One thing I value about the Pagan path I follow is that it allows, and even encourages, a person to keep the things of personal value and let go of the rest. Michael and I have developed our own rituals for the Yule season over the years, and we keep them up as time, resources, and varying stress levels permit. Many of them are not so different from the rituals of my childhood, but one thing that is different is that we try to maintain an awareness of the symbolism of each act, knowing that interacting with symbols is a way of making magic and unexpected things can come from interacting with symbols unknowing.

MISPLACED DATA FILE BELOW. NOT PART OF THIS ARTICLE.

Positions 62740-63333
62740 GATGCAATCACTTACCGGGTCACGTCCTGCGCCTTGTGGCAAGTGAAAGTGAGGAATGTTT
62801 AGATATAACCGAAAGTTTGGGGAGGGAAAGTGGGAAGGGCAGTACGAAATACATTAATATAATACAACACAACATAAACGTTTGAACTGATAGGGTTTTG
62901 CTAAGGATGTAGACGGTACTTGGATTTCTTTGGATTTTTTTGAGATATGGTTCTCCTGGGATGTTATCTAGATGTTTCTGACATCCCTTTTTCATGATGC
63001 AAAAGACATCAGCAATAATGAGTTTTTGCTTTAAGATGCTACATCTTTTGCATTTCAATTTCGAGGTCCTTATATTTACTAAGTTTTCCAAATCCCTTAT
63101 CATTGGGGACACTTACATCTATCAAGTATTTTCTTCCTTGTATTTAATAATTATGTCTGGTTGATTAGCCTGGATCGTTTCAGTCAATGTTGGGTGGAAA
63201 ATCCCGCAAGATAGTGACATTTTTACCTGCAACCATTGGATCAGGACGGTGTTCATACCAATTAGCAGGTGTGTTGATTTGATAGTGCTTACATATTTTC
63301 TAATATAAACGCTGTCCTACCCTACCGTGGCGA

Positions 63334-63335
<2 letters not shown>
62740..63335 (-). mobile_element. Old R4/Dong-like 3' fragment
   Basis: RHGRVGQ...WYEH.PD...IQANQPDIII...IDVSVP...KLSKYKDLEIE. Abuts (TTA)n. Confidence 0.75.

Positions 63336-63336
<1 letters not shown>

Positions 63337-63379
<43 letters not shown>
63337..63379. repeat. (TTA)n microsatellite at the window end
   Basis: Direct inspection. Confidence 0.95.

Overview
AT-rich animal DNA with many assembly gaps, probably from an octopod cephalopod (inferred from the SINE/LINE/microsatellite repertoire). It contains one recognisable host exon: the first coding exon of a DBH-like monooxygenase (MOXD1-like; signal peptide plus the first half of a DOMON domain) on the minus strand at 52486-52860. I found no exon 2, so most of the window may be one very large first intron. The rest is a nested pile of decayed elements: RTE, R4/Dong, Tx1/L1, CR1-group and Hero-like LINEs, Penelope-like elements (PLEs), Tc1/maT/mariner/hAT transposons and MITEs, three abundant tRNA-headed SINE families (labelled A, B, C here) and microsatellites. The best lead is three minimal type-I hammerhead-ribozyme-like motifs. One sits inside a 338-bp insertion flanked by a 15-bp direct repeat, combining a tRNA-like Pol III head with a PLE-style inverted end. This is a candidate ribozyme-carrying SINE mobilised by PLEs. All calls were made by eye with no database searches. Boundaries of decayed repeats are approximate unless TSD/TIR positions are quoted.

Historically speaking, most cultures participate in some holiday to mark the time when the days stop getting shorter and begin getting longer once more. Of course, this tradition would have no meaning in equatorial climes, but as one gets closer to the poles it becomes not only desirable but necessary. I remember winters in Michigan as times of unending dark and bone-penetrating cold, and I’m sure that without the assurance that the year would turn and summer come again, as represented by the winter holiday season, I would have gone quite mad. (Madder than I am.) Modern Paganism has a lot of myth and tradition from which to draw, part of it conflicting with other parts–but for this one time of year, that seems much less important than at others. The more powers you can enlist to combat the Winter Dark, the better, I say.